Finally, the biggest point to take from 2021 has been how the automation industry has reacted to Covid-19.
Due to the restriction caused by the pandemic, an interesting new demand has captured the industry, which is the acceptability of online learning for automation engineers.
More vendors are willing to provide online lectures on industrial automation and thus are developing advanced online lab tools (Virtual Reality, Cloud, remote control) to bridge the gap.
The same is being followed in educational institutes as they are developing more tools to provide top-notch education facilities for students. Luckily, EIT (and Industrial automation courses at EIT) has been ahead of the curve in this regard.
Key engineering trends: Green sustainability in civil engineering and digital engineering
Over the last years, coronavirus has disrupted industries, companies, and communities across the globe.
The pandemic scenario revealed the significance of infrastructure and technologies in the daily lives demands of individuals and communities.
Despite these challenges, the Civil Engineering industry continues responsible for significant impacts on economic and social development growth.
According to the literature, the global construction market is to grow $8 trillion by 2030: driven by China, the United States and India and reach 13.5% of global gross domestic product (GDP) by 2030.
However, buildings and infrastructure projects are linked to the significant consumption of natural materials and energy. For example, consuming approximately 30–50% of available raw materials, in Organization for Economic Co-operation and Development (OECD) countries.
Therefore, in order to be aligned with the 17 (seventeen) Sustainable Development Goals (SDG), Civil Engineers need to be prepared and qualified to implement solutions making our towns and states more resilient greener, and sustainable.
Industry and academia are investing in cutting-edge technologies enhancing the use of Artificial Intelligence, e.g. machine learning, computational intelligence, robotic construction, deep learning, among other automation techniques.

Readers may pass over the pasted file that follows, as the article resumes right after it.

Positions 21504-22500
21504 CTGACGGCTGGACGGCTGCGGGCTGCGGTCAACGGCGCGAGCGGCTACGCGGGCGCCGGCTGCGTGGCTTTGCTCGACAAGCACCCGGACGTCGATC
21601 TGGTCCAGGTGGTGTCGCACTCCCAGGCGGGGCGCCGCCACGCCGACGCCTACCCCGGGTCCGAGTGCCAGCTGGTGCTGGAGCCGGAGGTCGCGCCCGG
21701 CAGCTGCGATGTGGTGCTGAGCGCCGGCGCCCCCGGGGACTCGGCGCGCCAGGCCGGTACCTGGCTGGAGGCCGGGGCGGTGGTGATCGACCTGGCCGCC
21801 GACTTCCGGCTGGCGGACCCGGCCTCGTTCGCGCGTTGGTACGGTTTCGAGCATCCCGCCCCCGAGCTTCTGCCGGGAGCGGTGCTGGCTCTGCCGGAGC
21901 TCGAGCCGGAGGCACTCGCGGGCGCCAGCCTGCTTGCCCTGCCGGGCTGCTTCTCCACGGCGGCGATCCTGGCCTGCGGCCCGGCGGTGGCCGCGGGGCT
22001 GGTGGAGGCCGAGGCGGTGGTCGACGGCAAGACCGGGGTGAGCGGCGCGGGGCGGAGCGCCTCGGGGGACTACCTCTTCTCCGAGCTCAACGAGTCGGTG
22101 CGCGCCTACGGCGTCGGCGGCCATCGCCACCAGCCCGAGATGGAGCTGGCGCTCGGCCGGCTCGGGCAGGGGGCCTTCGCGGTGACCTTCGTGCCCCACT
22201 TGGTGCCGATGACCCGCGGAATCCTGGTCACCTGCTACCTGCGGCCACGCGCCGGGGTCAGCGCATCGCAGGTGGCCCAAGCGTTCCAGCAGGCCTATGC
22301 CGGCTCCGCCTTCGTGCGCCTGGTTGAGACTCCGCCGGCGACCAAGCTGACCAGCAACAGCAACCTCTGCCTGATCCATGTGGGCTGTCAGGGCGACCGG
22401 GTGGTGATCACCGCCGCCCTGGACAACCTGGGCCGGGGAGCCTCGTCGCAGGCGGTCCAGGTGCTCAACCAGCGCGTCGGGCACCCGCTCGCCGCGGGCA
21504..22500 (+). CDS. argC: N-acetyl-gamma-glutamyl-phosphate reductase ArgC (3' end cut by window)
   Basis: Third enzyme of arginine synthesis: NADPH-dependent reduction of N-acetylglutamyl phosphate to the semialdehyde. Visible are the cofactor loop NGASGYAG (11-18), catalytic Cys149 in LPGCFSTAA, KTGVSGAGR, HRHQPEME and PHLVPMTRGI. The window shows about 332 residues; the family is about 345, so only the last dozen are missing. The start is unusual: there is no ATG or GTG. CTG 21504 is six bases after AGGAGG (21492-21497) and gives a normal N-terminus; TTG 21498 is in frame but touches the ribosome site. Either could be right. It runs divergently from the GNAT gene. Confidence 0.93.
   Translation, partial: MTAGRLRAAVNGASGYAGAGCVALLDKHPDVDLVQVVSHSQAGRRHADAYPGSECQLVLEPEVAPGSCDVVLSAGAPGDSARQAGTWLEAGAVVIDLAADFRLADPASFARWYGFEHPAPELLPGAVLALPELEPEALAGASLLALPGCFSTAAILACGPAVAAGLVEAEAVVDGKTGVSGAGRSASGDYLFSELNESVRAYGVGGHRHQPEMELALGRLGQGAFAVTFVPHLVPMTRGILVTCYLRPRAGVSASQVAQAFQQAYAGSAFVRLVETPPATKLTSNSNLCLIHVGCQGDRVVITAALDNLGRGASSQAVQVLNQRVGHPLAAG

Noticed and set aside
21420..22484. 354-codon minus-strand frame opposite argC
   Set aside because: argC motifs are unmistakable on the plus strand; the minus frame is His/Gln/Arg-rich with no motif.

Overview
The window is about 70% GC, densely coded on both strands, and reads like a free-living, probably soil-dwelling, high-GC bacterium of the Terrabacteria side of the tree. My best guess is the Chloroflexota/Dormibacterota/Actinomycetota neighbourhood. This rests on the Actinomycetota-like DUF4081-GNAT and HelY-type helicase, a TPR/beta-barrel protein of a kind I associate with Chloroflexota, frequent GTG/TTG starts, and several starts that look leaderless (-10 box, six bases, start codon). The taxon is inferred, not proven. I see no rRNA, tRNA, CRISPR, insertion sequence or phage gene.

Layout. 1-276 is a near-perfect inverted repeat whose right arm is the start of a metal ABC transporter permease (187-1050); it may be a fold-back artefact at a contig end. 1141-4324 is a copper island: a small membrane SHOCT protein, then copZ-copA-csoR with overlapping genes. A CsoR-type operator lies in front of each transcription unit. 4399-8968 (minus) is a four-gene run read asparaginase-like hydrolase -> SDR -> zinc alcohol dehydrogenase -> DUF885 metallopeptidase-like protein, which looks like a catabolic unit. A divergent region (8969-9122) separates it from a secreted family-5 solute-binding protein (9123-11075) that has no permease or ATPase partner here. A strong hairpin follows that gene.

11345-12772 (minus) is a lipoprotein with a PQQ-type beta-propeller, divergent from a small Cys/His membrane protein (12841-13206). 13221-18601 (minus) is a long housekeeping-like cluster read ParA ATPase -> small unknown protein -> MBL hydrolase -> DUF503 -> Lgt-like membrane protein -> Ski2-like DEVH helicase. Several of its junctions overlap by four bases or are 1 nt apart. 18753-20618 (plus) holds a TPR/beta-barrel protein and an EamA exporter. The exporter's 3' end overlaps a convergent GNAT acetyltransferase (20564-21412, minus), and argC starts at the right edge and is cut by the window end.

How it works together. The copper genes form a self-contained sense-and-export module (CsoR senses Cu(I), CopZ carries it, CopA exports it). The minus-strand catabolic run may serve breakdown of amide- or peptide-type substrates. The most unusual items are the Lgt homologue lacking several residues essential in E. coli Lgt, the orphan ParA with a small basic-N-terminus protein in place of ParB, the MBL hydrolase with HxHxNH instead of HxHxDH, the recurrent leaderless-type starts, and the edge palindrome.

Additionally, there is a promising trend to integrate AI with blockchain, virtual reality, internet of things (IoT), and building information modelling (BIM) solutions, these innovations are the core of Digital Engineering in the coming years, increasing the need for R&D investments, in all sectors: industry, education and governments.
Key engineering trends: Connected world and digital learning
When COVID-19 hit, governments worldwide were in a panic. Our own South African government decided to crack down hard, buying time until the mortality and infection rate could be determined.
I was on the verge of completing the experimental work for my doctorate.
In the confusion, with extreme lockdown looming and curfew moved up to 21:00, I was in the laboratory until the literal last possible minute, rushing to get my results done.
Then the world went insane, but 18 months later I have just submitted my thesis for examination.
I’ve published three articles and written said thesis without once seeing my study leaders in person.
It was during this time that I grasped the full potential of the connected world we live in.
If I had built my test facility with automation in mind, the frantic last-minute testing would not have been a problem.
The realization that we are indeed living in a brave new world is slowly dawning on universities around the world. The ponderous nature of many academic institutions worldwide in adjusting to changes means that now is the time to strike. EIT is, I feel, perfectly positioned to pounce.